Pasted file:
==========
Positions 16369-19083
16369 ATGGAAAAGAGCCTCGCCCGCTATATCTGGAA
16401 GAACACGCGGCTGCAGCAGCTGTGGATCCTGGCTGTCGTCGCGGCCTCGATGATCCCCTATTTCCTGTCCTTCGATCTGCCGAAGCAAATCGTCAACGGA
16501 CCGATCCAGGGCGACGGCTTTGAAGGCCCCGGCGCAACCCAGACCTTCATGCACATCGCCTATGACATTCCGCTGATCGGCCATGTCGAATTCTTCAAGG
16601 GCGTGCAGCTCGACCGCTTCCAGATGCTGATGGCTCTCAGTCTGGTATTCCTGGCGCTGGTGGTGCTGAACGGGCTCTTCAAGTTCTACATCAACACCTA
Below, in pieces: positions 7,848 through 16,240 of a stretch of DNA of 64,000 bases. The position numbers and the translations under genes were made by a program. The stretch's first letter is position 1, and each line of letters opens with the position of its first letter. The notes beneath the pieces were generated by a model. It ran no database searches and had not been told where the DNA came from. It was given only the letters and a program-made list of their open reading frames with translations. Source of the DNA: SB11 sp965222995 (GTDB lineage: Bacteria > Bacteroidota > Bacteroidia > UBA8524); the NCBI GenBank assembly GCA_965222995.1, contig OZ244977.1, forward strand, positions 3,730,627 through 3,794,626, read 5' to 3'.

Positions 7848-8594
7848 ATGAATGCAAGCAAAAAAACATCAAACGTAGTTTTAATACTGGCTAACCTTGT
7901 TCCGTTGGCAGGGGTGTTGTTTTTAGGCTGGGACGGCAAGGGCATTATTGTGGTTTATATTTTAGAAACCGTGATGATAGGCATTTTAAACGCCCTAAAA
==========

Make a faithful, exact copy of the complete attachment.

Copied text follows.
Positions 16369-19083
16369 ATGGAAAAGAGCCTCGCCCGCTATATCTGGAA
16401 GAACACGCGGCTGCAGCAGCTGTGGATCCTGGCTGTCGTCGCGGCCTCGATGATCCCCTATTTCCTGTCCTTCGATCTGCCGAAGCAAATCGTCAACGGA
16501 CCGATCCAGGGCGACGGCTTTGAAGGCCCCGGCGCAACCCAGACCTTCATGCACATCGCCTATGACATTCCGCTGATCGGCCATGTCGAATTCTTCAAGG
16601 GCGTGCAGCTCGACCGCTTCCAGATGCTGATGGCTCTCAGTCTGGTATTCCTGGCGCTGGTGGTGCTGAACGGGCTCTTCAAGTTCTACATCAACACCTA
Below, in pieces: positions 7,848 through 16,240 of a stretch of DNA of 64,000 bases. The position numbers and the translations under genes were made by a program. The stretch's first letter is position 1, and each line of letters opens with the position of its first letter. The notes beneath the pieces were generated by a model. It ran no database searches and had not been told where the DNA came from. It was given only the letters and a program-made list of their open reading frames with translations. Source of the DNA: SB11 sp965222995 (GTDB lineage: Bacteria > Bacteroidota > Bacteroidia > UBA8524); the NCBI GenBank assembly GCA_965222995.1, contig OZ244977.1, forward strand, positions 3,730,627 through 3,794,626, read 5' to 3'.

Positions 7848-8594
7848 ATGAATGCAAGCAAAAAAACATCAAACGTAGTTTTAATACTGGCTAACCTTGT
7901 TCCGTTGGCAGGGGTGTTGTTTTTAGGCTGGGACGGCAAGGGCATTATTGTGGTTTATATTTTAGAAACCGTGATGATAGGCATTTTAAACGCCCTAAAA